Did it from under the car, it is very tight.
Some of the clamps I put them face up, to make tightening easier.

Then I found an other leak, coming from a small crack in the reservoir cover gasket.
That I could hardly see.

No joke this time guys.
When I was doing this repair I was pissed off. :(

Regards.
aam.
 

·
Registered
1995 SL500
Joined
·
125 Posts
I just finished replacing the hose on my '95 SL using the above steps. This is really a pretty easy job, and the steps are easy to follow! Now, I hope to see a "clean" garage floor, instead of my daily PS fluid wipe! Thanks for the detailed instructions!!
 

·
Registered
1991 500SL (Japan) - 133K KMS
Joined
·
311 Posts
Raising an old thread, but still very applicable.

I've got a leak with that small return hose in between the powersteering cannister and the powersteering pump. It was a pain to take out and I can imagine if you multiply that pain by a factor of 10...that's what it will be like putting it back on. The last person that messed with that hose did it improperly (it looked twisted and mangled) which tells me that if you force it in, you're only asking to redo the entire operation. So I want to do it right.

Are these instructions (and parts) applicable to my '91?

Does anyone have any suggestions regarding the replacement of this hose? Apparently there is a "trick" in doing this; found it here.

How can I tell which powersteering pump I have? Apparently there are different hose diameters dependent on the pump's design. But in all seriousness, does it REALLY make a difference what kind of hose I get if it's simply a low pressure return line hose? For example, using a transmission return line hose with equal diameter? They are pretty much identical. I'm just trying to figure out which size I need. My original line is pretty mangled (mostly my fault from removing it).

Also, the gasket (129-466-01-80) comment; is there a real difference between the dealership version and say the one on autohauz?
IMG00028-20100430-1000.jpg
 

·
Registered
1995 SL 500 2017 AMG GLC 43
Joined
·
942 Posts
This is the key statement from the writeup link you supplied. "- remove upper nipple from inside the reservoir using the hex wrench". Removing this nipple makes the job easy. You can buy the 12mm Hex wrench from Sears. Buy the proper hose from an MB dealer. Buy a foot. Or do what you wish. Good luck.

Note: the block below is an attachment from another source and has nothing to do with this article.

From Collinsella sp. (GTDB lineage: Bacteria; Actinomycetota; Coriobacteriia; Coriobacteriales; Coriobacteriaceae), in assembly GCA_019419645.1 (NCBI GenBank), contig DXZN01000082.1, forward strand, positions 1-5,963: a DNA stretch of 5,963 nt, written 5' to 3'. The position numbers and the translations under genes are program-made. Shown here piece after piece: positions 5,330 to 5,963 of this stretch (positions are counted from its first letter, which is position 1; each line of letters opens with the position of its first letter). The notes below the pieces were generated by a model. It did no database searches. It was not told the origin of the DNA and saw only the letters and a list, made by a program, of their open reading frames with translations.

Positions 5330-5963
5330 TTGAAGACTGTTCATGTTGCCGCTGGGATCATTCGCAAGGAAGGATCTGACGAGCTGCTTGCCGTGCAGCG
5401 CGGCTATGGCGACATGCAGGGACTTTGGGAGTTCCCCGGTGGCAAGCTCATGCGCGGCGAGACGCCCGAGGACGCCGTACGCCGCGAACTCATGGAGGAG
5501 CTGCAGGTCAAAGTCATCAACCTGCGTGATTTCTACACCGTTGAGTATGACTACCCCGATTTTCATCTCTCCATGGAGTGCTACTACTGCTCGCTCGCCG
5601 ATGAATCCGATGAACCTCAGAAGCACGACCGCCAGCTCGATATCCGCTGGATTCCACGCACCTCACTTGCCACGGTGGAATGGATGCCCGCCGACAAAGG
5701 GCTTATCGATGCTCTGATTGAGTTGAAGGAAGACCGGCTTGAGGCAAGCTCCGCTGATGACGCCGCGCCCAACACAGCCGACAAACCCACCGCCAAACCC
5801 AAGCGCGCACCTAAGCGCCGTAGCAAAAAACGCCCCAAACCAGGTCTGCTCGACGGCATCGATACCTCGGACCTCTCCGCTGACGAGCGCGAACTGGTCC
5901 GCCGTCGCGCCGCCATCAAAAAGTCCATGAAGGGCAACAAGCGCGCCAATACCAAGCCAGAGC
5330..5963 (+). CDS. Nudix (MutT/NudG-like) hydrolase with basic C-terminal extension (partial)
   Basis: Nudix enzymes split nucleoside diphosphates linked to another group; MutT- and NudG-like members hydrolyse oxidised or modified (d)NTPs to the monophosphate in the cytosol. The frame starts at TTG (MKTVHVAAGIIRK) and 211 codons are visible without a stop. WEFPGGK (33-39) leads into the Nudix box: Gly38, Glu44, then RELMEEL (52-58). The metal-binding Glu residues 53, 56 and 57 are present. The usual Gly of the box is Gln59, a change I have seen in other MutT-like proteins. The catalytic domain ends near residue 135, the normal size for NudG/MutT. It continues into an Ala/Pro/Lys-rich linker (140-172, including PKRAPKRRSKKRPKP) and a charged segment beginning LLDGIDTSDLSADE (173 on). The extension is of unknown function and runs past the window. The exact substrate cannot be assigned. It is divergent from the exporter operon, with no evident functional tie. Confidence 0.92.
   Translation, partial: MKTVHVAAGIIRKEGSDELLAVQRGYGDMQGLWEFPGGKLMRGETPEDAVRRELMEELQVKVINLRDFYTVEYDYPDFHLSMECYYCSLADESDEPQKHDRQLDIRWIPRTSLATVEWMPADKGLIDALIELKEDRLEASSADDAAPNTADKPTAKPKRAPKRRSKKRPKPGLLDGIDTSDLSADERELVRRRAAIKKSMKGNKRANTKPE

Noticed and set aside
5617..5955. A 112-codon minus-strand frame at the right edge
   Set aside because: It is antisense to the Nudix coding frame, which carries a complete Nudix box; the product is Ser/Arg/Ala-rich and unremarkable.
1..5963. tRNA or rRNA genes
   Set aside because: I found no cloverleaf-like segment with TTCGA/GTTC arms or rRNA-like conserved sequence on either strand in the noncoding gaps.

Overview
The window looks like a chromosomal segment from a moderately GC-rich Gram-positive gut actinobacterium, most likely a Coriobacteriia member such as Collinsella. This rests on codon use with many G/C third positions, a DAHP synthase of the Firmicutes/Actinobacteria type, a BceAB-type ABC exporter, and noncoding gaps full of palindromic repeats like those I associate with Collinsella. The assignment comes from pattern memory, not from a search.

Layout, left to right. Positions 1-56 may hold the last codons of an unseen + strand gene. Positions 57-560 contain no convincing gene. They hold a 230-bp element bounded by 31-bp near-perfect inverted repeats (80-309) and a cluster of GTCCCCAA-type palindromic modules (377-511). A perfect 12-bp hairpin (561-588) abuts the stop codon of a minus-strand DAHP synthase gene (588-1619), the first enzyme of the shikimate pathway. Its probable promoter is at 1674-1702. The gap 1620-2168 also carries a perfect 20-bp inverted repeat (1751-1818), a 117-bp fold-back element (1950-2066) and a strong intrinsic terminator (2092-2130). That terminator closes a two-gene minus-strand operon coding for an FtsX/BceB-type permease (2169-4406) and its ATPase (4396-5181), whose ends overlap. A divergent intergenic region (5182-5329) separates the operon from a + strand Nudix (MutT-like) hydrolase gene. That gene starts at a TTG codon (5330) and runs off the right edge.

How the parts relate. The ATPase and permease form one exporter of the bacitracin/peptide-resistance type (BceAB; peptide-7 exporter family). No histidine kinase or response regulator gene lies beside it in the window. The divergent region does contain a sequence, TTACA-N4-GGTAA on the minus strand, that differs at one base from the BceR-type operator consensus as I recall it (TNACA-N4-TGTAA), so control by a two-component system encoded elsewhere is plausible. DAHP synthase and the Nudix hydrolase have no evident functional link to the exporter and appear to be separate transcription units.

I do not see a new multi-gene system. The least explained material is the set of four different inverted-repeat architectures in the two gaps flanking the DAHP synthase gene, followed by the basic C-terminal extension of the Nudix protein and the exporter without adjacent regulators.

·
Greek God of the R129
SL500-500SEL-190E
Joined
·
8,391 Posts
I bought mine from autohasaz read my post.
I only removed the hoses, NO fittings.

You must loop the long hose, it is for taking the engine vibrations.
It is very tight, but if I did it so can you.

Pay attention how you face the clamps for easy tightening.

Regards.
aam.
 

·
Registered
1991 500SL (Japan) - 133K KMS
Joined
·
311 Posts
Alright, managed to change the hose. Got all the parts wholesale, so it was extremely cheap. The hose was given to me for free. I didn't use Mercedes-Benz official hose line, but the fact that it's a low pressure return line, I received what was a beefier/stronger version of what I had on there before.

Some pics:

Two of the "special" tools you'll need. Got both sockets from Lordco Auto Parts

1.jpg


2.jpg


This is the line I used. Not sure how hell bent you are on getting MB hoses, but I'll know soon enough if this does this job or not. Looks heftier and tougher than the original MB hose that was on there before. Note, this is a 16mm hose, but it fit rather snug, but I now know mine is a 15mm hose and not a 10mm hose. My hose was leaking pretty bad and I would have had to wait for MB to bring the hose in so I just made due with the 16mm hose and if I have any problems, I can switch it just as fast now that I have everything I need.

4.jpg


5.jpg


6.jpg


Might be a good idea not to destroy the old o-ring, if it isn't already. If you didn't buy 2 or more, it's a good "backup" if you lose the new one or something.

7.jpg


8.jpg


Make sure you have a magnetized thing picker upper! Saved my ass here, when I thought I was a hot shot and didn't plug the hole.
9.jpg


10.jpg


I have no idea how the system bleeds itself, so in order to avoid bubbles and what not, I poured the power steering fluid in very slowly, then before putting in the filter, I soaked it in power steering fluid, then I put it in.

So, I'll give it a week or so and see if my car decides to get off it's year long period.
 

·
Registered
97 SL500, 98 E320 Wagon, 2002 ML500 - former W108/W112/W114/W123/W124/W126/W140/W220
Joined
·
6,271 Posts
I need to do this on my W140 - I have one question:

Does the hose fitting on the bottom of the reservoir thread out the top? In other words, can you back it out and remove it, install the new hose, then screw it in from above?

Thanks,

Dan
 

·
Registered
1991 500SL
Joined
·
308 Posts
I need to do this on my W140 - I have one question:

Does the hose fitting on the bottom of the reservoir thread out the top? In other words, can you back it out and remove it, install the new hose, then screw it in from above?

Thanks,

Dan
Exactly, it backs out the top.

Do your best to siphon all fluid out of the hose first, otherwise it could be a mess once u pull the hose off. I used really small clear tubing which went all the way to the fitting in the pump, so my hose was virtually empty once I pulled it off.
 

·
Registered
97 SL500, 98 E320 Wagon, 2002 ML500 - former W108/W112/W114/W123/W124/W126/W140/W220
Joined
·
6,271 Posts
Exactly, it backs out the top.

Do your best to siphon all fluid out of the hose first, otherwise it could be a mess once u pull the hose off. I used really small clear tubing which went all the way to the fitting in the pump, so my hose was virtually empty once I pulled it off.
Excellent. That's what I assumed based on the description and pictures, but I wanted to be sure.

I have to do this on my W140 and I was really dreading it until I found out the reservoir could be removed along with the little pipe….

Thanks!

Dan
 

·
Registered
w124 400E x R129 w210
Joined
·
429 Posts
1 - 17 of 17 Posts
Top